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From Proto-Italic *dulkwis (sweet), most likely akin to Ancient Greek γλυκύς (glukús, sweet), both traditionally derived from a tentative Proto-Indo-European *dl̥kús (sweet),[1][2][3][4][5][6] although the fall of -u- in the Latin form would be left unexplained,[n 1] and the Greek form is problematic as well.[3][5] Given that Latin and Greek are linguistically quite distant while being very close geographically, it is likely the word does not go back PIE[4] as it may be borrowed from a common unknown source, possibly related to lac (milk).[6]



dulcis (neuter dulce, comparative dulcior, superlative dulcissimus, adverb dulcē or dulciter); third-declension two-termination adjective

  1. (of taste) sweet
    • 234 BCE – 149 BCE, Cato the Elder, De Agri Cultura 157.1:
      omnia ad salutem temperat conmutatque sese semper cum calore arida simul et umida et dulcis et amara et acris
      It has all the virtues necessary for health, and constantly changes its nature along with the heat, being moist and dry, sweet, bitter, and acid.
  2. sweet-smelling, sweet-scented, fragrant
    • 8 CE – 12 CE, Ovid, Sorrows 5.13.22:
      cāna prius gelidō dēsint absinthia Pontō
      et careat dulcī Trīnacris Hybla thymō
      Sooner would pale wormwood be missing from icy Pontus or Sicilian Hybla lack its sweet-scented thyme
  3. sweet-sounding, melodic, melodious, tuneful
    • 46 BCE, Cicero, Brutus 57:
      dicit plorare etiam Demosthenes istum quem saepe dicat voce dulci et clara fuisse
      Demosthenes, however, says most upon this head, and often speaks of his accuser as having a sweet-sounding and clear pronunciation.
  4. (figuratively) agreeable, delightful, pleasant, soft, sweet
    • 23 BCE – 13 BCE, Horace, Odes 3.2.13:
      Dulce et decōrum est prō patriā morī.
      Sweet and fitting it is to die for one's fatherland.
    • c. 37 BCE – 30 BCE, Virgil, Georgics 1.342:
      tum pinguēs agnī et tum mollissima vīna
      tum somnī dulcēs dēnsaeque in montibus umbrae
      Then lambs are fat, and wines are mellowest then; then sleep is sweet, and dark the shadows fall upon the mountains.
    • c. 15 BCEc. 50 CE, Phaedrus, Fabulae 7.1:
      Quam dulcis sit lībertās breviter prōloquar.
      Let me declare briefly how sweet freedom is.
  5. (figuratively, of persons) friendly, charming, kind, dear, pleasant, agreeable
    • c. 37 BCE – 30 BCE, Virgil, Georgics 4.465:
      tē, dulcis coniūnx, tē sōlō in lītore secum []
      You, his dear wife, on the lone shore alone, []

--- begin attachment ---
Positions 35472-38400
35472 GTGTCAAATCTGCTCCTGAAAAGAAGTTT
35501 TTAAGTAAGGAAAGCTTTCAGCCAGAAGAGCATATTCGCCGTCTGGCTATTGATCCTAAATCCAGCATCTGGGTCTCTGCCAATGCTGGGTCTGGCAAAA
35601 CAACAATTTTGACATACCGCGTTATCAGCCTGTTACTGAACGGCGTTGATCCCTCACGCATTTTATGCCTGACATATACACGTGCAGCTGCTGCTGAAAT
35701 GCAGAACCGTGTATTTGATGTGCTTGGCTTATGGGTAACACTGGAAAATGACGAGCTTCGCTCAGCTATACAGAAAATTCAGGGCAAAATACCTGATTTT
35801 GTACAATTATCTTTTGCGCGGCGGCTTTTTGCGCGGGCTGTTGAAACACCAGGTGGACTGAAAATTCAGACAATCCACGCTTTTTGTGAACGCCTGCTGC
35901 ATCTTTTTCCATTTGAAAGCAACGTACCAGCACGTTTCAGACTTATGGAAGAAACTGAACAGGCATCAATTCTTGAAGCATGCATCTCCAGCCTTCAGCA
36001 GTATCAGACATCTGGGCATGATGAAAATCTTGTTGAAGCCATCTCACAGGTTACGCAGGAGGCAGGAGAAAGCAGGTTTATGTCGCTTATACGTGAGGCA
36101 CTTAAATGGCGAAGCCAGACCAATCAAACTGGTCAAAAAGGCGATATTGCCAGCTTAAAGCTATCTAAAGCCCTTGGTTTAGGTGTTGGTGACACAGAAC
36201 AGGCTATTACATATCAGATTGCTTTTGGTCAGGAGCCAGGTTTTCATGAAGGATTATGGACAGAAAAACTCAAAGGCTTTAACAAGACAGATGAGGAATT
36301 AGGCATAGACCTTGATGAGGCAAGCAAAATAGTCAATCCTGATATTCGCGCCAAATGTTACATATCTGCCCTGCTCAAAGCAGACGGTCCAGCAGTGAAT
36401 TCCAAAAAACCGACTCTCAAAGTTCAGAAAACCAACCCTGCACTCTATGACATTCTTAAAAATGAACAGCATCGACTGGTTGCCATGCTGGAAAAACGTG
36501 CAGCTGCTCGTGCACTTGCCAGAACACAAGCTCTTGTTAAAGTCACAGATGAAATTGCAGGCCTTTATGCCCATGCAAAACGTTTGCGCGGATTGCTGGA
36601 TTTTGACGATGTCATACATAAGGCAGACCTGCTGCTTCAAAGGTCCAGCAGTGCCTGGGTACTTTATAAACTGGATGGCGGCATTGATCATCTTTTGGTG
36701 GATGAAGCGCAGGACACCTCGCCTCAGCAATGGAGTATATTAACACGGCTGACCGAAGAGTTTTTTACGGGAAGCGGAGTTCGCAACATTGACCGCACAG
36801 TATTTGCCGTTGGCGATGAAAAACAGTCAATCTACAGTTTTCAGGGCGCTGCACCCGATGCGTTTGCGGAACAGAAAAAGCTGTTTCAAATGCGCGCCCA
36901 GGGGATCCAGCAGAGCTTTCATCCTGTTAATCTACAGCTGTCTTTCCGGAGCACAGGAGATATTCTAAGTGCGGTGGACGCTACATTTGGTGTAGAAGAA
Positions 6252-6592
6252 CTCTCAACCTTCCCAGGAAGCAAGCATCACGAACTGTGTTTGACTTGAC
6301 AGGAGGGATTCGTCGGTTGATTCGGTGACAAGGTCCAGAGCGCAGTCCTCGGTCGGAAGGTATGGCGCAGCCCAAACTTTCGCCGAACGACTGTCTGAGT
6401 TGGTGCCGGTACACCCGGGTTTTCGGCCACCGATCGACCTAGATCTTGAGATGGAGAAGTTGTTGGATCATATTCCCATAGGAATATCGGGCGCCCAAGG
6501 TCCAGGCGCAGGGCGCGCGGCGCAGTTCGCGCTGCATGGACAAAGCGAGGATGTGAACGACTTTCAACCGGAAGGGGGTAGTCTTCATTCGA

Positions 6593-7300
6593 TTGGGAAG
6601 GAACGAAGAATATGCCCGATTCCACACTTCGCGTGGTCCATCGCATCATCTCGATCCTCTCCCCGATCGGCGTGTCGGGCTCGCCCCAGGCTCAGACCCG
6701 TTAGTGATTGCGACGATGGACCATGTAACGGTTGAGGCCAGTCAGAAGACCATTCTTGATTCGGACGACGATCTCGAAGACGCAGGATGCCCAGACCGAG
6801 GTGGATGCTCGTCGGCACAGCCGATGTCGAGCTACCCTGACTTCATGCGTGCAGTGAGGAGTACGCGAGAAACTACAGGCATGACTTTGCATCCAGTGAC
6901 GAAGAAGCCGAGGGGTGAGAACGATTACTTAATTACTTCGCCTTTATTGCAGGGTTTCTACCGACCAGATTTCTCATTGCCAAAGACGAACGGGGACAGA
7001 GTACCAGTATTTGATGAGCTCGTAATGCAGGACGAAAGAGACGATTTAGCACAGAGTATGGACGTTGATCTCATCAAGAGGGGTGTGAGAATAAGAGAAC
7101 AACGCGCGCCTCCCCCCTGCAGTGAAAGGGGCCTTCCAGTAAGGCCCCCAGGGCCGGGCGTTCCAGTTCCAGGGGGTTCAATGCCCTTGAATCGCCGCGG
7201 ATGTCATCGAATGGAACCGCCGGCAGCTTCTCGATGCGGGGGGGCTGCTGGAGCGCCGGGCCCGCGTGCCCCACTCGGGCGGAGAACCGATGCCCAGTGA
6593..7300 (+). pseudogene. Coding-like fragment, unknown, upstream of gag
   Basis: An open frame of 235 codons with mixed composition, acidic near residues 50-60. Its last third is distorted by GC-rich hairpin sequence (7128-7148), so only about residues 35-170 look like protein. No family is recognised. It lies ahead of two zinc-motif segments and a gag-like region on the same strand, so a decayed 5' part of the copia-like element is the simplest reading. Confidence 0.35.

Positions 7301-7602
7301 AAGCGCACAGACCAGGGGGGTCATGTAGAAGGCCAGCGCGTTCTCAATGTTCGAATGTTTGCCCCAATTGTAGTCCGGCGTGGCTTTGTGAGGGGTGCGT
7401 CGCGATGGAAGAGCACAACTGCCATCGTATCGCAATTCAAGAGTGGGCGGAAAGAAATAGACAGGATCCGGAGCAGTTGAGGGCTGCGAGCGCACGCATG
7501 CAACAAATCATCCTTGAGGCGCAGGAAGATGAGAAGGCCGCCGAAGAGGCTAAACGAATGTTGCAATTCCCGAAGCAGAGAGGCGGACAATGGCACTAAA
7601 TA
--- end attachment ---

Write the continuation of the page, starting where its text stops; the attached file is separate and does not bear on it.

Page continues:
Third-declension two-termination adjective.

Number Singular Plural
Case / Gender Masc./Fem. Neuter Masc./Fem. Neuter
Nominative dulcis dulce dulcēs dulcia
Genitive dulcis dulcium
Dative dulcī dulcibus
Accusative dulcem dulce dulcēs
Ablative dulcī dulcibus
Vocative dulcis dulce dulcēs dulcia



  • (antonym(s) of sweet): amārus

Derived terms[edit]

Related terms[edit]


  • Balkan Romance:
    • Aromanian: dultsi
    • Istro-Romanian: duľțe
    • Megleno-Romanian: dulți
    • Romanian: dulce
  • Dalmatian:
  • Italo-Romance:
  • Insular Romance:
  • North Italian:
  • Gallo-Romance:
    • Catalan: dolç
    • Franco-Provençal: dox
    • Old French: douz (see there for further descendants)
    • Occitan: doç
  • Vulgar Latin:
  • Ibero-Romance:


  1. ^ The expected outcome would have been **dulquis, with the u-stem regularly extended into an i- one, as in brevis, tenuis, etc.[6]


  1. ^ Walde, Alois, Hofmann, Johann Baptist (1938) “dulcis”, in Lateinisches etymologisches Wörterbuch (in German), 3rd edition, volume 1, Heidelberg: Carl Winter, page 379f.
  2. ^ Pokorny, Julius (1959) “dl̥ku- (?)”, in Indogermanisches etymologisches Wörterbuch [Indo-European Etymological Dictionary] (in German), volume 1, Bern, München: Francke Verlag, page 222
  3. 3.0 3.1 Frisk, Hjalmar (1960) “γλυκύς”, in Griechisches etymologisches Wörterbuch (in German), volume 1, Heidelberg: Carl Winter, page 314f.
  4. 4.0 4.1 Mallory, J. P., Adams, D. Q., editors (1997), “?*dl̥kus ~ *glukus”, in Encyclopedia of Indo-European culture, London, Chicago: Fitzroy Dearborn Publishers, page 560b
  5. 5.0 5.1 Beekes, Robert S. P. (2010) “γλυκύς”, in Etymological Dictionary of Greek (Leiden Indo-European Etymological Dictionary Series; 10), with the assistance of Lucien van Beek, Leiden, Boston: Brill, →ISBN, page 277f.
  6. 6.0 6.1 6.2 De Vaan, Michiel (2008) “dulcis”, in Etymological Dictionary of Latin and the other Italic Languages (Leiden Indo-European Etymological Dictionary Series; 7), Leiden, Boston: Brill, →ISBN, page 182

Further reading[edit]

  • dulcis”, in Charlton T. Lewis and Charles Short (1879) A Latin Dictionary, Oxford: Clarendon Press
  • dulcis”, in Charlton T. Lewis (1891) An Elementary Latin Dictionary, New York: Harper & Brothers
  • dulcis in Gaffiot, Félix (1934) Dictionnaire illustré latin-français, Hachette.